History has been defined as "a past of more than common interest." We hope
that this revised History of Drumbo will prove such to all who may read
it, and that it will fall into the bands of all lovers of Drumbo at home
We think of certain people as "makers of history." That, in a
little measure, at least, is how we think of some of those mentioned in
the following pages. May what is here written serve to keep their memory
fresh as well as preserve much valuable information.
The texts and mottoes enhance the hook. Their daily use should be a
source of encouragement and an inspiration in the vicissitudes of life.
Sincere thanks to all who sent quotations accompanied by contributions
towards the funds of the Church. And a special "thank you" to the Rev.
David Stewart, B.A., D.D., for his much appreciated help by way of
information and suggestion, and for so kindly reading the manuscript.
|'Midst wooded hills and rich farmlands
This church Drumbo has stood;
Through centuries three, 'mid changing scenes,
A witness to God's Holy Word.
This stately fate embowered in
And lawns of golden daffodils,
Where banks of roses bloom in June,
Shedding around their rich perfume:
And nature in floral mantles gay
Greets the proud ter-centenary:
A setting worthy to adorn
This Fine historic church of God.
Where men of vision bore on high
The lamp of truth and loyalty,
And left enrolled undying fame
When they had passed with oriflamme
The opened gates beyond the sun
And there had heard the great "Well done"
From the Master whom they served.
The Tower, too, a Watch has kept,
In the background on the hill
Whose frowning bulwark challenges
Any untoward thing!
Historians might add a page,
Before their leaves are bound,
In honour of a duty done
On that ancient grassy mound.
THE HISTORY OF DRUMBO PRESBYTERIAN CHURCH
The Parish of Drumbo is in the Barony of Upper Castlereagh, and is one of
tte most pleasing parts of County Down. There are extensive and charming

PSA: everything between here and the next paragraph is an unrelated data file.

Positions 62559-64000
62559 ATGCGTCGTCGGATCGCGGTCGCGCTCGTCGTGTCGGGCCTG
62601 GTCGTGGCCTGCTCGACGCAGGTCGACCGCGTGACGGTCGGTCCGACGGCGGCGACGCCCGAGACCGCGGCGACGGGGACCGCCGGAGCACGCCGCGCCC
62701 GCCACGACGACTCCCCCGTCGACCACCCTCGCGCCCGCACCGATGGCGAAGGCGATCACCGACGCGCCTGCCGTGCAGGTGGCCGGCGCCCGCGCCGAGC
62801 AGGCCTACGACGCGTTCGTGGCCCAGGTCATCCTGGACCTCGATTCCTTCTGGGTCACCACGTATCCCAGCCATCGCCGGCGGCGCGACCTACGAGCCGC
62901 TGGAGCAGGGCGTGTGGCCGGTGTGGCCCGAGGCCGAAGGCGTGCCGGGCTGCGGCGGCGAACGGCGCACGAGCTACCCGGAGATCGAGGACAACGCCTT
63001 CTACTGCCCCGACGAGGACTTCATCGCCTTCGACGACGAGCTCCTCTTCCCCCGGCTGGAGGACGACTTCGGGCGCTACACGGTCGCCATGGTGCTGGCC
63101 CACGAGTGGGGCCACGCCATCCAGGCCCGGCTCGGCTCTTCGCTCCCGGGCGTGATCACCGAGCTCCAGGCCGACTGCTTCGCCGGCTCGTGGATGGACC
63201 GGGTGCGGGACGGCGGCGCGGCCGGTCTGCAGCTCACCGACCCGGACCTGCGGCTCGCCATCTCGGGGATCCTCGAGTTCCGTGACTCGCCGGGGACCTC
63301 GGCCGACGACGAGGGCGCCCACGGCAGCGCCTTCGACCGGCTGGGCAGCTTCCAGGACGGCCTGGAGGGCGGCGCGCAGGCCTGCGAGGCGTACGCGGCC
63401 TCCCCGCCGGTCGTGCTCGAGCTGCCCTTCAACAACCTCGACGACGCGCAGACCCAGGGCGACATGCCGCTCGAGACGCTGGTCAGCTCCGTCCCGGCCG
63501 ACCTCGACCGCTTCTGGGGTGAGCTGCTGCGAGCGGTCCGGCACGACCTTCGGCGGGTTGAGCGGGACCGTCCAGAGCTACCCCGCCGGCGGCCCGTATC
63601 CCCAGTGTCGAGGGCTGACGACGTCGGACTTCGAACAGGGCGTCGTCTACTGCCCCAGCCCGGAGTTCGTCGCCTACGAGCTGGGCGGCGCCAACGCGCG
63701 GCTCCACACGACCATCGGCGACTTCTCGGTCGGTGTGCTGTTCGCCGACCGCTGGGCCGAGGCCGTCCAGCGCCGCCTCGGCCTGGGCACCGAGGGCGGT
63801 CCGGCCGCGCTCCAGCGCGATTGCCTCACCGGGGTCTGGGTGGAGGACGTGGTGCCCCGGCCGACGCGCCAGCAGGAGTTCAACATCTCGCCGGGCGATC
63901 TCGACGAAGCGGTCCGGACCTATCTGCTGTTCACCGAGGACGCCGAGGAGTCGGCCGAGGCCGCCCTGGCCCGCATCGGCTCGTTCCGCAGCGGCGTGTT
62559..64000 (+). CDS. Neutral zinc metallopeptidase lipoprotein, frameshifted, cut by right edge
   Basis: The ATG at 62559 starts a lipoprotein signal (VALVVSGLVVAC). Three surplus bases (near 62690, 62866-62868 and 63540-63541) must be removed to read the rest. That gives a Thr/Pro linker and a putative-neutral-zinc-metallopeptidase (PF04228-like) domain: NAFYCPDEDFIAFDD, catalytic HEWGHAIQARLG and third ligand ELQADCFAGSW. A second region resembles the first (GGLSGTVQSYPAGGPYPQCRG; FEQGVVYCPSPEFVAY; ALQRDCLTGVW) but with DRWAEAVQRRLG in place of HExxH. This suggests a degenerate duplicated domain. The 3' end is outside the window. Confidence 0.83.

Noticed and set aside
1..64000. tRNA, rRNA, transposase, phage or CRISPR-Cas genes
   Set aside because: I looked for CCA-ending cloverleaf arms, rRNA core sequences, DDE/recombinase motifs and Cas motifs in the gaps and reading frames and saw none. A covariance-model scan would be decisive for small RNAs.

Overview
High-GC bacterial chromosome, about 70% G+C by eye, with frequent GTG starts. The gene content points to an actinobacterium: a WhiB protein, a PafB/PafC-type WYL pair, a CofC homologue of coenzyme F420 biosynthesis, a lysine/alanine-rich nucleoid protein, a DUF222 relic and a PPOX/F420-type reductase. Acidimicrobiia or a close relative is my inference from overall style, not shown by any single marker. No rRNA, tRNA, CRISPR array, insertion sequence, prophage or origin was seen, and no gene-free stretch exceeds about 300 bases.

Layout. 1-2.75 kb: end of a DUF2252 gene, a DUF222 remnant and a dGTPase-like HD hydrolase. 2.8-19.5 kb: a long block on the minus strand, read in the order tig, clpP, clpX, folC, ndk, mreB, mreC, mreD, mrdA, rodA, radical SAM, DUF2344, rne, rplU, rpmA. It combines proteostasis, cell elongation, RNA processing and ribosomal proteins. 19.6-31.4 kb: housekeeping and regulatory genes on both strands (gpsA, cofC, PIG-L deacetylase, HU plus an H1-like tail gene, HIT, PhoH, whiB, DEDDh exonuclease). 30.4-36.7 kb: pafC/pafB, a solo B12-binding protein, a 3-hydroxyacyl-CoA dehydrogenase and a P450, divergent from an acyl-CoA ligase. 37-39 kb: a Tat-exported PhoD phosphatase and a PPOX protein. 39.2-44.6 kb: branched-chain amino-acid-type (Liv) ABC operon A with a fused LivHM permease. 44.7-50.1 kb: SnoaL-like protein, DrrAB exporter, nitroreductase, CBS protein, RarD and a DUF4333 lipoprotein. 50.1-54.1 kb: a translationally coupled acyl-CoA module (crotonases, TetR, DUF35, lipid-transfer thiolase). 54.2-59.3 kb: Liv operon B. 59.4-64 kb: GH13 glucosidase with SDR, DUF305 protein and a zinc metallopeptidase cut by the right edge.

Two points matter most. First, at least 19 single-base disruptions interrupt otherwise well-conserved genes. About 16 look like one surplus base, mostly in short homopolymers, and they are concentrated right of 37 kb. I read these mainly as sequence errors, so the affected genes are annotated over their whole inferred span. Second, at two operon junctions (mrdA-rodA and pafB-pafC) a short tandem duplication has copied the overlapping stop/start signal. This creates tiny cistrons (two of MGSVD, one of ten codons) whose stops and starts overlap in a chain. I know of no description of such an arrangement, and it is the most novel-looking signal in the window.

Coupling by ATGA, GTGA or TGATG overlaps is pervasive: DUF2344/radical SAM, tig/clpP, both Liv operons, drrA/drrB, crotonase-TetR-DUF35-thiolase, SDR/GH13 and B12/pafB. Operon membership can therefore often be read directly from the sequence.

views from some of its vantage points, such as Braidujle, Tullyard,
Ballycairn Hill, and The Back Hill. When Baronies were divided into
Parishes and Townlands, Drumbo included twelve Townlands that were later
annexed to Drumbeg. As it now stands, it comprises 9,629 acres, chiefly
arable, with a small proportion of woodland. At one time there was a large
tract of bog which is now cut out.
It is a district of much historic: interest, as we shall see, interest
that stretches from pre-Christian times down to quite modern days. King
William III, once visited the Court, Hillhall. This was probably on his
journey from Carrickfergus to Hillsborough, and, although there is no
record of it, he may have visited the Round Tower at Drumbo on his way.
Within its hounds are some things of much archaeological interest,
which are worthy of note. There are several raths, i.e., pre-historic hill
forts. They are generally circular, comprised either of large stones
without mortar, or of earth thrown up and surrounded by one or more
ditches. The most outstanding of these is on the summit of Tullyard, and
is constructed of earth, loose stones, and vitrified substance similar to
the cairns of Scotland. It is supposed by some writers that there was once
a fortified town here.
THE, GIANTS' RING.
The Giant's Ring, in the Townland of Ballynahatty, is one of the most
important of its kind among ancient Irish monuments The stones lying
around, disturbed from their original position, indicate that there was an
avenue leading to the Cromlech. The enclosure, which is about six hundred
yards in circumference, is not quite circular, though nearly so, nor is
the altar in the exact centre. The sloping stone, which has slipped out of